I somehow wonder why Aesop never wrote a fable about that little moral. 

P.S. For any of you playing on the last post, the correct answer (not counting duplicates) was 20.

Monday, 13 February 2017


In trauma I see all kinds of patient imaginable - male, female, old, young, educated, uneducated, nice, and asshole.  There are other types too, but I'll leave the rest to your imagination.  Of all those types, the nice ones are the easiest to take care of, but they make for very boring stories.  That's why you rarely hear about them here - they just aren't very interesting.

The assholes, on the other hand, make my time in the trauma bay much more entertaining.  I can't say I prefer them per se, but this blog would frankly be impossible without them.

And thus enters Jack (not his real name™).

When Jack was first wheeled into my trauma bay, he immediately rubbed me the wrong way.  It wasn't so much that he was acting obnoxiously, because he wasn't (at least not at first).  Actually when he first got there, he was happy and giddy.  I could almost describe him as spunky.  He was smiling sharply, almost demoniacally so.  He seemed to be muttering rhythmically under his breath.  It took me a few seconds to realise he was singing.

"Hey everybody, this here is Jack," the medic started as he helped Jack off the gurney.  "He crashed his car into a tree for some reason, don't know why.  He refused to get out when the police got there, so they kinda roughed him up a bit.  I think they whacked him on the left leg a few times, but I didn't take his pants off to look at their handiwork." 

"They choked me too," Jack tossed off as the police officer shook his head No, we didn't.

He had definitely been beaten about his head, but he had no other obvious injuries.

Unbeknownst to me, Jack was well known by the emergency staff as a bit of a wanker, a jerk.  Ok, that's putting it mildly - he was an asshole.  He was also a frequent flyer - he seemed to come to our hospital on a regular basis whenever he took PCP, which was often.  I examined him from head to toe, and other than having been spanked around a bit, by some stroke of luck Jack didn't look too worse for the wear.  He tugged on my lab coat as I tried to walk away.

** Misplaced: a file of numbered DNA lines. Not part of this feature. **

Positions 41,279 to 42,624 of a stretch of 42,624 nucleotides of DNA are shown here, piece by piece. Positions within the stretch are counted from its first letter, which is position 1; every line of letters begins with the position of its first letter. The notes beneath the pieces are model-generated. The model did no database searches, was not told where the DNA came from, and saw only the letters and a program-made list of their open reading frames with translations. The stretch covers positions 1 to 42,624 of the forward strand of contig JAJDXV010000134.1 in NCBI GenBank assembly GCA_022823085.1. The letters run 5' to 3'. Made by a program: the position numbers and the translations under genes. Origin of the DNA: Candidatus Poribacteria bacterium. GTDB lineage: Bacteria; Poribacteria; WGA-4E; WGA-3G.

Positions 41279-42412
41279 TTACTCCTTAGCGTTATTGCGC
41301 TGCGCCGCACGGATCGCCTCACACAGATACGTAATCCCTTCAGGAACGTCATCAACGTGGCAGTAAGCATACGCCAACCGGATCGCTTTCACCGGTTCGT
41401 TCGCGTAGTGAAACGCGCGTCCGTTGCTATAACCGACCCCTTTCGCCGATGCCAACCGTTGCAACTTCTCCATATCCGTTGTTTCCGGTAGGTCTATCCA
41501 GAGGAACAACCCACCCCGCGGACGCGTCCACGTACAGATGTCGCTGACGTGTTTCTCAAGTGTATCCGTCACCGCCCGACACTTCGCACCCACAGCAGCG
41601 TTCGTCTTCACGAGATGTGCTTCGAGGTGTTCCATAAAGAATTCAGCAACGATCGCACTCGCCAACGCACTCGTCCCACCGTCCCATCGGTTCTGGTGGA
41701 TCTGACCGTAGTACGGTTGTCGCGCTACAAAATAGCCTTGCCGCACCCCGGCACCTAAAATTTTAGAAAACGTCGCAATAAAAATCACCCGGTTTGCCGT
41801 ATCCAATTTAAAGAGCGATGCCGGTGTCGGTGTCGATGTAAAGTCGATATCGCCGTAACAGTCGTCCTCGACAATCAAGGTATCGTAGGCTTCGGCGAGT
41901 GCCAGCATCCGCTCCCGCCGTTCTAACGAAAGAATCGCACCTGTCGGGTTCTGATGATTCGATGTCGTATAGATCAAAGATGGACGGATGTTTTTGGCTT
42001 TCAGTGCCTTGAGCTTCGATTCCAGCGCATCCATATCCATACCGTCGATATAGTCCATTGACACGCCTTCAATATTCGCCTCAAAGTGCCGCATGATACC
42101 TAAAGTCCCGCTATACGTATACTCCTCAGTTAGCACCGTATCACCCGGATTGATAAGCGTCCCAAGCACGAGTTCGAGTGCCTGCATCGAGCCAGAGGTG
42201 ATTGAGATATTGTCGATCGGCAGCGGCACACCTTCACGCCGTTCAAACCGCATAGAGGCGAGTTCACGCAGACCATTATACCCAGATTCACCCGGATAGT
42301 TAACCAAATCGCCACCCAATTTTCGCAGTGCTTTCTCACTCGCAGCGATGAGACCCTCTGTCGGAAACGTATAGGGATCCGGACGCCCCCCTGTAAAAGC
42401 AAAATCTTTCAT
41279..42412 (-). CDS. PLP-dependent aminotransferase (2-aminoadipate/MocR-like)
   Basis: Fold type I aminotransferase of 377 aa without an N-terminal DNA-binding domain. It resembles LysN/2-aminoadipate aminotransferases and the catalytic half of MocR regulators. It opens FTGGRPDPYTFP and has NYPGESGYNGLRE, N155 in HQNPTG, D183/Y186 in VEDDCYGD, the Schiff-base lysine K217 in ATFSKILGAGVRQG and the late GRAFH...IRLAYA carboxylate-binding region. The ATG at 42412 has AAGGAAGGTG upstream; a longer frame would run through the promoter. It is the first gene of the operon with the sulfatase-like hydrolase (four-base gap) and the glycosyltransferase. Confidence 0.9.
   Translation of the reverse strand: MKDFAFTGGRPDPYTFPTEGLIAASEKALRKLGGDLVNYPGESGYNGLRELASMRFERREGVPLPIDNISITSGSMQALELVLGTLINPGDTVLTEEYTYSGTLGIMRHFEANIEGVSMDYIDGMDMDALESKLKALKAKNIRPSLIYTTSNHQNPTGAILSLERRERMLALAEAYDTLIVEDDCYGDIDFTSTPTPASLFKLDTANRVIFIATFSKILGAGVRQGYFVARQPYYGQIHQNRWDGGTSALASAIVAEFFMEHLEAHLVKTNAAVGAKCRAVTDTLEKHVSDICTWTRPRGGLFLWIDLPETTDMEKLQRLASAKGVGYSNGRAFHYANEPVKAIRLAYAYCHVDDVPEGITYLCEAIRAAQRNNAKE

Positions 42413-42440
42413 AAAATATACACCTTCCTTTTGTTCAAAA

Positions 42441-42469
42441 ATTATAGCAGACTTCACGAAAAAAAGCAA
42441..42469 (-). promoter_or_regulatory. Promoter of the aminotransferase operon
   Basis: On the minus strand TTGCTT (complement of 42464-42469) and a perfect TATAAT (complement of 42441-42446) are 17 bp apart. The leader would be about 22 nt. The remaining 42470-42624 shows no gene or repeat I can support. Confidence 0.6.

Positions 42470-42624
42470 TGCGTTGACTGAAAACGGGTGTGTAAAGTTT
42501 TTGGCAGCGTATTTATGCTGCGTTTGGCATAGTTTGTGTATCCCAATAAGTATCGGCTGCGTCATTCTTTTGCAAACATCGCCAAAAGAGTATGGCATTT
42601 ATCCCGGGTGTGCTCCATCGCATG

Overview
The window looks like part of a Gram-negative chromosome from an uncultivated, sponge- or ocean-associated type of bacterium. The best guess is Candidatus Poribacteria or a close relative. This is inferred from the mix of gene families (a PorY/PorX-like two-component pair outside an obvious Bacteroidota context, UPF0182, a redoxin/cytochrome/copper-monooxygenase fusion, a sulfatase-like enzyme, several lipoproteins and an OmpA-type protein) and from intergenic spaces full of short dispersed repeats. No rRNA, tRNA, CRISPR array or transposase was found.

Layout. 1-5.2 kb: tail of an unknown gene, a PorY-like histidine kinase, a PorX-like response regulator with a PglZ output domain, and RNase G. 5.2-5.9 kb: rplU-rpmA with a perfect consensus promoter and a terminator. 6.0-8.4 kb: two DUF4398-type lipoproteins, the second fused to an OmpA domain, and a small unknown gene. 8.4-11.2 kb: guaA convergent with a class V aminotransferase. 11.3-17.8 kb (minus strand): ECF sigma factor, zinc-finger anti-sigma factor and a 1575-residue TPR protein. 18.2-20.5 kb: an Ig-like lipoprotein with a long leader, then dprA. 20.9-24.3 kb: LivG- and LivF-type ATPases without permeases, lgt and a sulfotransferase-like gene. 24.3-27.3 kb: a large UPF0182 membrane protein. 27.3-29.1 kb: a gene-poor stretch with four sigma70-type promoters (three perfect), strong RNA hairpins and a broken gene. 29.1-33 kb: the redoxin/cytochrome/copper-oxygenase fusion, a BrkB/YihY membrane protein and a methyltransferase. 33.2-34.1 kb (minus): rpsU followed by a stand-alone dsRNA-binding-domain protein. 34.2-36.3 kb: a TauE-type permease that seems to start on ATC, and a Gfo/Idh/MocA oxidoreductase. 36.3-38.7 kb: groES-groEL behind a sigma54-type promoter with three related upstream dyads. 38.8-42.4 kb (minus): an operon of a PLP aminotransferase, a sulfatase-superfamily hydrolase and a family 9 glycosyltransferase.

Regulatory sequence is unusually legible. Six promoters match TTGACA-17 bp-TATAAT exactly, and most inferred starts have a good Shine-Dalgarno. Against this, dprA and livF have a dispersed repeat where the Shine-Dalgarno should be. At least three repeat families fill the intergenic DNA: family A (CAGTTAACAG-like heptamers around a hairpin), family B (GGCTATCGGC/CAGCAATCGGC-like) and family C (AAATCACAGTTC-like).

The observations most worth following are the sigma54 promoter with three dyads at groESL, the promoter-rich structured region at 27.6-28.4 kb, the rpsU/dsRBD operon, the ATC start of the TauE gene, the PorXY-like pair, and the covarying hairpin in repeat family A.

"Doc, they beat me.  They beat me good."

I had to hand it to him, he was definitely persistent.  But something about Jack's behaviour was rubbing me the wrong way.  I just couldn't quite put my finger on it.

About a half hour later Jack's X-rays were all done, and they were (shockingly) all normal.  I walked back in to give Jack the good news, but what greeted me was not was I expected.

Jack's hand was at his groin under the sheet, moving rather quickly.  Wait, is he . . . It took me about 0.298 seconds (I didn't count) to realise what he was doing.  Oh fucking hell, he is!  There was no mistaking it and I wasn't imagining it - this was actually happening.  Now at this point I had three options:

  1. Turn right back around, walk out, and pretend I didn't see anything.
  2. Stand and stare, completely bewildered.
  3. Ask him politely to stop.
I chose #3.

"Jack," I said, not believing the words coming out of my mouth.  "Please stop masturbating."

No one had been looking at Jack before, but as soon as I said it, every set of eyes in the room turned immediately to Jack.  "Jeez. . ." I heard several people mutter under their breath.  For me it was hard just standing there as Jack sat smiling for just a moment, obviously pondering his options.  And a second later it became obvious that the option that he went with was keep going.

Um . . . now what?  What the hell do I do now?  I was unprepared for the situation to begin with, and completely unprepared for this eventuality.  He was supposed to have stopped!  Unlike most situations, I had no prepared statements, no social norms I could fall back on, no fucking clue what to do.

So I shook my head and walked out.  I had no other ideas.

Apparently he finished a few minutes later, because when I went back, he was getting dressed and preparing to leave with the police (he was under arrest for the car accident, not for, you know, that other thing).  He had no shame on his face, no sheepish smile, seemingly no sense of remorse.  He almost looked proud of himself.  My staff, on the other hand, looked downright thrilled that he was leaving.  Obviously.

I've said it many times here before, but just when I think I've seen it all, just when I think the Call Gods can't possibly think of anything new to throw at me, they come up with something.  However, the day that the Call Gods call it quits is the day that I retire SftTB, because my source material will have officially dried up.

Note: A special prize will not be awarded to whoever finds the most.  If you don't know what I mean by "the most", then you are guaranteed not to win.  And by "special prize" I mean my undying esteem and respect.  Not really.